If an officer discovered a gun during a routine traffic stop, the officer must quickly and accurately determine whether the driver possesses a valid out-of-state permit. It is a nearly impossible task for the officer to verify the validity of 48 different carry permits, in the middle what could be a tense or dangerous situation.

According to the Majority's report on this bill, only 12 states maintain an electronic database of concealed carry permits that are immediately accessible to other law enforcement agencies. 7 states cannot provide any real time access to this basic information to out-of-state agencies, and 2 states do not even maintain a database for their own purposes.

This amendment gives state and local law enforcement a plausible chance to verify whether out-of-state concealed carry permits are legitimate

Consider for a moment, a police officer in Houston, Texas has just pulled someone over for speeding. The driver, who is a resident of Missouri, gives the officer a concealed carry permit from Utah, which is a state that grants concealed carry permits to nonresidents. Under our current system it is impossible for the officer in Houston to instantly confirm whether or not the driver from Missouri has a valid right to carry a concealed weapon.

State and local law enforcement should always be aware of who is carrying loaded, hidden guns in their communities. A local sheriff or police chief would benefit from knowing how many people carrying a concealed weapon have entered their jurisdiction from out-of-state, and who those people are.

My amendment would give the officer the ability to garner this information from a comprehensive database; this would allow the officer to have an advantage when approaching a vehicle with a potentially armed driver.

As it stands officers would have to distinguish between real and fake carry permits issued not only by their own state, but by every state. And in many cases, officers would have to determine whether a person is entitled to carry a gun, which would depend on their state of residence and is nearly impossible to verify quickly.

The comprehensive database provides the officer with an information safety net, although my amendment will not address the significant flaws in this legislation; this is an attempt to ensure that law enforcement officers have an additional tool at their disposal.

In addition, state authorities would also have information on whether or not the individuals applying for licenses in their state have ever had a license revoke in a different state.

Under this bill, local law enforcement will have a difficult time verifying out-of-state permits in real time. Pass this amendment to give our local law enforcement officials a fighting chance.

A comprehensive database would save lives, as state officials could use this database to determine whether they would be issuing a permit to an individual, who may have had their permit revoked in another state.

THE STORY OF MARQUS

In 2005, a man named Marqus had his concealed carry permit revoked by Philadelphia Police after he had been charged with attempted murder. During the revocation hearing, he attacked an officer.

After this incident Marqus was able to attain a new permit from Florida despite his record of violence. He then used his Florida permit to carry a loaded gun in Philadelphia.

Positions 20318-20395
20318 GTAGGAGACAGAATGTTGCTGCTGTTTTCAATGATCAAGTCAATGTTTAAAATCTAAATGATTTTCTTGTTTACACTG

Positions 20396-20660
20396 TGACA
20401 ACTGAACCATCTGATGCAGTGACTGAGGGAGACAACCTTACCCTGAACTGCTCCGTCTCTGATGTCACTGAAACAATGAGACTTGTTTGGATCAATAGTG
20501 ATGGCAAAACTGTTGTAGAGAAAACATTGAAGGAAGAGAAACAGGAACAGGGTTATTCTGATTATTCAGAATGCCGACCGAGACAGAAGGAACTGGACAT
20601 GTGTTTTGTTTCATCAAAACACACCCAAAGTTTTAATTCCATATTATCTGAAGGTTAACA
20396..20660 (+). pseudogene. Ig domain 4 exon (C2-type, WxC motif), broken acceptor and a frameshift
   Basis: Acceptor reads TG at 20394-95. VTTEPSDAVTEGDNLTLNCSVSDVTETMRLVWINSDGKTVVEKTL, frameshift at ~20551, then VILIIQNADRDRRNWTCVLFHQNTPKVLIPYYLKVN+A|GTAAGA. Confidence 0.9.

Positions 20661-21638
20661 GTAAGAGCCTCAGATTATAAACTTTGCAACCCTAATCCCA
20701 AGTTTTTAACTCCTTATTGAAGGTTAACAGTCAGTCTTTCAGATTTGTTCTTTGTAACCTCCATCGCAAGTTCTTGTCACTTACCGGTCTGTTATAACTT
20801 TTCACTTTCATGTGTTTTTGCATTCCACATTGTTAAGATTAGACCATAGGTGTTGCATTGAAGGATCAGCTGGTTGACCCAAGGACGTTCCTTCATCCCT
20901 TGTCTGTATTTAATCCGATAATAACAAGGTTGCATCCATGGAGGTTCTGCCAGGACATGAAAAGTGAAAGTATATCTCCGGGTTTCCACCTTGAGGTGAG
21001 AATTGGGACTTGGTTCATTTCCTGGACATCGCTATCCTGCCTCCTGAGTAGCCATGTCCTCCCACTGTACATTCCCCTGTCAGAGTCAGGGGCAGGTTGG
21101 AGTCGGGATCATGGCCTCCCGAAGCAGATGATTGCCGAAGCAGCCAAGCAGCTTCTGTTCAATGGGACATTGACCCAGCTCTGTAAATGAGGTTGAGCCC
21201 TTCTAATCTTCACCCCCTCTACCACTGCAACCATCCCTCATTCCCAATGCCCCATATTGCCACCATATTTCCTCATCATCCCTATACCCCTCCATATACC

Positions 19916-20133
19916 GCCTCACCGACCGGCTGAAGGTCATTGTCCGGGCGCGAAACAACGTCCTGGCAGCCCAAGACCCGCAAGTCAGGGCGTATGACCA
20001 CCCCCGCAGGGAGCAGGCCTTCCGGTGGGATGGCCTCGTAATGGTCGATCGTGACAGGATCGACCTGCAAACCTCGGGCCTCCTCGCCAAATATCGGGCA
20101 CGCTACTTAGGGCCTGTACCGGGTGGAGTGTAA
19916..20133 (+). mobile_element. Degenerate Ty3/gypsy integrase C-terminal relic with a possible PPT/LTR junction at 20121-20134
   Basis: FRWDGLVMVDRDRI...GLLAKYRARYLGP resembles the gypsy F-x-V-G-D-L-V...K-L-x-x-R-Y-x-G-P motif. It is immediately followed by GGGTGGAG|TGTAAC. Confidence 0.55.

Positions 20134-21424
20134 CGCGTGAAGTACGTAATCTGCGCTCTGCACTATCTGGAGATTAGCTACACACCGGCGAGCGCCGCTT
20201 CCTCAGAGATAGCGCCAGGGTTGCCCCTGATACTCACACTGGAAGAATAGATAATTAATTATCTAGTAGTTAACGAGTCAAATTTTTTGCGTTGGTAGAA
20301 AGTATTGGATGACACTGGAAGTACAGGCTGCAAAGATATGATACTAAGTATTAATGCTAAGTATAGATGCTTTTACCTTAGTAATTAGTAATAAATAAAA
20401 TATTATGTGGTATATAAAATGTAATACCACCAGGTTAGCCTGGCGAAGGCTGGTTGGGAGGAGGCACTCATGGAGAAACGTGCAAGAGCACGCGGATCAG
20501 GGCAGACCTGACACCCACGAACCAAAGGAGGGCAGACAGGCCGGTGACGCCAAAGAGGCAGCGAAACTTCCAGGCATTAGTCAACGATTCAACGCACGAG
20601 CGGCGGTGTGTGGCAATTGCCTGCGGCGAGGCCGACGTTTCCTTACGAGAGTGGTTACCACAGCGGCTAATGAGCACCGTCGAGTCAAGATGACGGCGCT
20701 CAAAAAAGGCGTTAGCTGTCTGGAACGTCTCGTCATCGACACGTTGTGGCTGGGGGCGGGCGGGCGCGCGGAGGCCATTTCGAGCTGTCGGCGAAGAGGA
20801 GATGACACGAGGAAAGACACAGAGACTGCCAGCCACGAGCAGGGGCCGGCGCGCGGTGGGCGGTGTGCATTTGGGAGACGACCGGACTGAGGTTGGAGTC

Marqus who under Philadelphia law regained his right to carry a concealed weapon in Philadelphia only because of a reciprocity agreement with the state of Florida, would eventually, use this right to carrying a concealed weapon to shoot a teenager in the chest thirteen times killing him in the streets of Philadelphia. Philadelphia did its job, they revoked a license of a violent individual.

Florida if they had access to the type of database I am proposing today may have reconsidered issuing a license to Marqus. However, if Florida continued to issue licenses to individuals that a state, such as Texas, did not agree believe have licenses. Under the current law the State of Texas would be able to revoke their reciprocity agreement. H.R. 822 takes away the States ability to determine how to best protect their citizens from those who they have determined should not be allowed to carry concealed weapons.

Currently, each state has its own eligibility standards. Those criteria include determining the following: At least 38 states, including Texas, prevent people from carrying concealed weapons if they have certain dangerous misdemeanor criminal convictions beyond domestic violence misdemeanors, which prohibit gun possession under federal law.

Over 50 percent of states, including Texas, require those seeking permits to complete a safety training program, many of these programs include live fire training, or other proof of competency prior to the issuance of a carry permit. As well as, and age restriction such as prohibiting anyone

Although it is often argued that guns do not kill people, people kill people. Well, it can also be said we should not make it any easier to put a powerful and lethal weapon in the hands of those who have histories of violence and abuse.

Every sheriff and police officer in the country would have to honor concealed carry permits from all 50 states but first they would need to be able to verify the validity of each state's different type of permit. Knowing local laws and recognizing when someone is breaking them already keeps our law enforcement busy. But H.R. 822, as written, would not give police a way to ensure out-of-state permits were valid or up to date.